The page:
If I had a dollar for every time a restaurateur told me his dish was the best of its kind, I could buy a car (at least). Rarely does the boast meet expectations. This is a notable exception: While I perused the menu, owner Mike Pettey sat down at my table and said, “The Ohio Club serves the best cheeseburger. All the ingredients are the best that I can buy. Quality and consistency is the goal. We use a ciabatta roll, a custom blend of beef that’s never been frozen, pepper bacon… I created the topping combinations myself. It’s the best. Period. I’ll go up against anybody, not just in Hot Springs, but anywhere.” He paused, took a swig of cola, and then added, “The Rueben, too. Our menu isn’t extensive, but everything on it is the best.” Yeah, right, I thought, as he walked me around the two-level space and shared some of The Ohio Club’s rich history: First opened in 1905—and thus billed as “Arkansas’ Oldest Bar”—during Prohibition and through 1967 when gambling was illegal in the state, it hid a casino and bar behind a cigar shop front. It’s the only remaining saloon among the original illegal casinos that remains open. In its heyday, everybody who was anybody stopped here including Al Capone, Bugsy Segel, Lucky Luciano, Babe Ruth, Mae West, Sammy Davis Jr. and many more. In keeping with its past, live entertainment is still performed seven nights a week—“mainly classic rock and blues,” says Pettey. “As big a name as we can afford to bring in.” After the tour I sat down, ordered a burger—I went with the one named The Ohio Burger, described as “a burger the owner’s way,” despite the fact that its topping combo of pepper jack cheese, bacon, lettuce, tomato, onion ring and hot mustard would not have been my first choice—plus a Rueben. In short order they were delivered and I took a bite of each. And my taste buds were amazed. Now, I am not prepared to state absolutely that these are the best burger and Rueben I’ve ever eaten in my life—I’ve enjoyed many contenders—but it’s been a few weeks since my dinner at The Ohio Club and even with that time to mull it over, I haven’t been able to name any that are specifically, significantly better. Plus, I keep regretting that my stomach prevented me from polishing both off on my own…. So, yeah, they are damn good.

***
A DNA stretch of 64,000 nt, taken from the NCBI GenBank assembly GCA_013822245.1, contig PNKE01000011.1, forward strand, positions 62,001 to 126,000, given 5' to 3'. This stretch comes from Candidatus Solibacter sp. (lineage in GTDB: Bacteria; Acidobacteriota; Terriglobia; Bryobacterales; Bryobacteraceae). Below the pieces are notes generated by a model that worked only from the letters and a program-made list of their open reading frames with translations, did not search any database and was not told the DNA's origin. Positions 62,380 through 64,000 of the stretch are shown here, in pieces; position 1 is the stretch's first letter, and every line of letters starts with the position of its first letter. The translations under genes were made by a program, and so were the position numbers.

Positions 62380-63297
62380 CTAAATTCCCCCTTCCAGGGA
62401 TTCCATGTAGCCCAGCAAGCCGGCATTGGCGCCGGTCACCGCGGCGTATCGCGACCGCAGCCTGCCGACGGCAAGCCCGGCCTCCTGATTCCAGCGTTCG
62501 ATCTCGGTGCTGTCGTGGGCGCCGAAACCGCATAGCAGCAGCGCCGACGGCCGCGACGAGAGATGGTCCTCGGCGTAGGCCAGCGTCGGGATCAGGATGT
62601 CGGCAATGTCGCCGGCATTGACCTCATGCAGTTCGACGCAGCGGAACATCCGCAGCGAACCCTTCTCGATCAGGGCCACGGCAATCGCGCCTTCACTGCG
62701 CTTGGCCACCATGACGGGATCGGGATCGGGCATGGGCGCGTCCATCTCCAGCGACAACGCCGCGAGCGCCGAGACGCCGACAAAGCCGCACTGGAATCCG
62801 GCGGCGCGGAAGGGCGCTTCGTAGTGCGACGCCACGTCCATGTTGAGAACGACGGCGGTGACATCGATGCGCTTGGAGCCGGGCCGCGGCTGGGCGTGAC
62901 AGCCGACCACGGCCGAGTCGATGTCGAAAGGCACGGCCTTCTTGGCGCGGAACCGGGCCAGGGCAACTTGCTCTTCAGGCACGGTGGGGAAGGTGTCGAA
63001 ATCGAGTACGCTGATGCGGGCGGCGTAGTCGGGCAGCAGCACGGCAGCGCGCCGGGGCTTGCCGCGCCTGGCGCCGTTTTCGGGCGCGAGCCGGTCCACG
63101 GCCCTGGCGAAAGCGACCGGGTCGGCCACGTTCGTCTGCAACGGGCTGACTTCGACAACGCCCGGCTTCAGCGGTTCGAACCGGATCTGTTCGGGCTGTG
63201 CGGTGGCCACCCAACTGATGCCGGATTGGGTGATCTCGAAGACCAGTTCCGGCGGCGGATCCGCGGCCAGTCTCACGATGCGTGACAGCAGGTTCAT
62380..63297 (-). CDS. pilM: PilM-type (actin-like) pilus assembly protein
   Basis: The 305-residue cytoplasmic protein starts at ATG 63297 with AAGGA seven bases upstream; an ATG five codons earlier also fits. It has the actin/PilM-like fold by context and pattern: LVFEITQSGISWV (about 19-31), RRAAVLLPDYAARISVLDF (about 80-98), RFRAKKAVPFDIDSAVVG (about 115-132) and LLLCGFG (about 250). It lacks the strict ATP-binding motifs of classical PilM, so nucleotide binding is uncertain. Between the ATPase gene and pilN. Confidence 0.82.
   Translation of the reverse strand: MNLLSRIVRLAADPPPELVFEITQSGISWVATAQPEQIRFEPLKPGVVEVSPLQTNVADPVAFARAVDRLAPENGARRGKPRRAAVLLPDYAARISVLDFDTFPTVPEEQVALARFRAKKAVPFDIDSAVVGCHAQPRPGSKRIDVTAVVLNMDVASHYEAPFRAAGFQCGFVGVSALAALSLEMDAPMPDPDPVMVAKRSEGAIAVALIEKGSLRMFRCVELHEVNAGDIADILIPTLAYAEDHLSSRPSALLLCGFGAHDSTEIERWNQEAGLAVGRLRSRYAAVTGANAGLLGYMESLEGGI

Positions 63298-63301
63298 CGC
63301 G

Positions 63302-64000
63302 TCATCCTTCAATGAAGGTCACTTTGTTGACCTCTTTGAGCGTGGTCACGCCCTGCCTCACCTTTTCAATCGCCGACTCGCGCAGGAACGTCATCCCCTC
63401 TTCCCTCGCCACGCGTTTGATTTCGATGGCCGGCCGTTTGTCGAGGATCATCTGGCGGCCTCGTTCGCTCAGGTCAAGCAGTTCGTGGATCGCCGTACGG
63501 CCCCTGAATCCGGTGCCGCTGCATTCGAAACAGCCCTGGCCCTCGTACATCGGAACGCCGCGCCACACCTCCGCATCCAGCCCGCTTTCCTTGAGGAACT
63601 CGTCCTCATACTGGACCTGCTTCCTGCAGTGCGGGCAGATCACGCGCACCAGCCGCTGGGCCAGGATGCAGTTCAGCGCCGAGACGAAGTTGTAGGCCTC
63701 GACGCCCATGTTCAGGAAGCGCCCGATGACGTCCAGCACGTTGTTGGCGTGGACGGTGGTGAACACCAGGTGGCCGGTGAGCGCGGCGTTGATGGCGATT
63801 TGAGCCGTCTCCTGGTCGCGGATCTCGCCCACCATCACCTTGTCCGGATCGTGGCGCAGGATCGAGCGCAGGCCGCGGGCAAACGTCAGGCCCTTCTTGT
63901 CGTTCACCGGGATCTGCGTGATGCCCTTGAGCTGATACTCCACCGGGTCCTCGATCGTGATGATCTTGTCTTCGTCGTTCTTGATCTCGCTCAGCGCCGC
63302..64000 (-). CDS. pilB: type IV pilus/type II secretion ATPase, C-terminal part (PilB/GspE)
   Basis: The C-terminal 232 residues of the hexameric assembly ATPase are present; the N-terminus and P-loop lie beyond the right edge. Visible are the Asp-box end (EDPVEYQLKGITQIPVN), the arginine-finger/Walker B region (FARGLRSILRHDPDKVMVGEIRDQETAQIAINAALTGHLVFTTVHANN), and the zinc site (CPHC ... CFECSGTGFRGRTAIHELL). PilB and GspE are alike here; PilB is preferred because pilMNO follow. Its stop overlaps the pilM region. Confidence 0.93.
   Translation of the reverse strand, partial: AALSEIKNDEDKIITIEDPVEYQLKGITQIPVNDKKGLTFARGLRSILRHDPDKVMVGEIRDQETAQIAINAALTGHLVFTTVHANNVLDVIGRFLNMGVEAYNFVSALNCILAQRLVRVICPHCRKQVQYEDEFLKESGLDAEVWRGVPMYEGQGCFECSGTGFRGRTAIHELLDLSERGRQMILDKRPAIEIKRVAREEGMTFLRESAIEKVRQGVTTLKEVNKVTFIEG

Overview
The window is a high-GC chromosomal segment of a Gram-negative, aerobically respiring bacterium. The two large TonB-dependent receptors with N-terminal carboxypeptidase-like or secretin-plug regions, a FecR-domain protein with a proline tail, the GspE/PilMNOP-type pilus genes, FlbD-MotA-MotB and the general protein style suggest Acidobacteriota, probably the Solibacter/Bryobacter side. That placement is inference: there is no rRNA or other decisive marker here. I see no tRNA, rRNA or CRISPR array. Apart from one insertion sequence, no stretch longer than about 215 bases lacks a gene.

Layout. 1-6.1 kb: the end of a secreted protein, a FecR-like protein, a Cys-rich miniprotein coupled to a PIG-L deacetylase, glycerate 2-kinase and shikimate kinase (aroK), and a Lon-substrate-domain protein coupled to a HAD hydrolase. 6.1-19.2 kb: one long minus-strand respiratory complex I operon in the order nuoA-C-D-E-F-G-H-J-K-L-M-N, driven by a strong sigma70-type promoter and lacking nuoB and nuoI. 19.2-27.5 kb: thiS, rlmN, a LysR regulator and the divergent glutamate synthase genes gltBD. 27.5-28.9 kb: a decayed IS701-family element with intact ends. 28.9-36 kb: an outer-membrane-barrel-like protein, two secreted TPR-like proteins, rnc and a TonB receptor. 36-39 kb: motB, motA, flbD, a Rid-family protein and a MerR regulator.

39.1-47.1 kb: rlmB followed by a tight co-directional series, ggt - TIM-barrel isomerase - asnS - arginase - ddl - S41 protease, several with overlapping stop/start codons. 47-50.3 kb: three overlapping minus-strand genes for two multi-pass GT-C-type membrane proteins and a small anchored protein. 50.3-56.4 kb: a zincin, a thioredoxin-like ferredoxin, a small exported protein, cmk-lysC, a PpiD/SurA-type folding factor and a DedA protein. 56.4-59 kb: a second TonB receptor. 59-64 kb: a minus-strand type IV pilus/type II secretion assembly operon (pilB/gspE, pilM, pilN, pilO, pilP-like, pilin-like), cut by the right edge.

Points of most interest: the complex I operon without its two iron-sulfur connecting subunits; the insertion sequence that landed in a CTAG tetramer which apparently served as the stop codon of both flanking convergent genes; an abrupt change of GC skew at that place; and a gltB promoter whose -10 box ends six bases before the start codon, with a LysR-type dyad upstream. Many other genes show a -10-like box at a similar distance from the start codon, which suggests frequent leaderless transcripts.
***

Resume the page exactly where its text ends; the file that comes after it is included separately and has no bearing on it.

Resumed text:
Best of all: The Ohio Club is for adults only! 21 Plus Salute!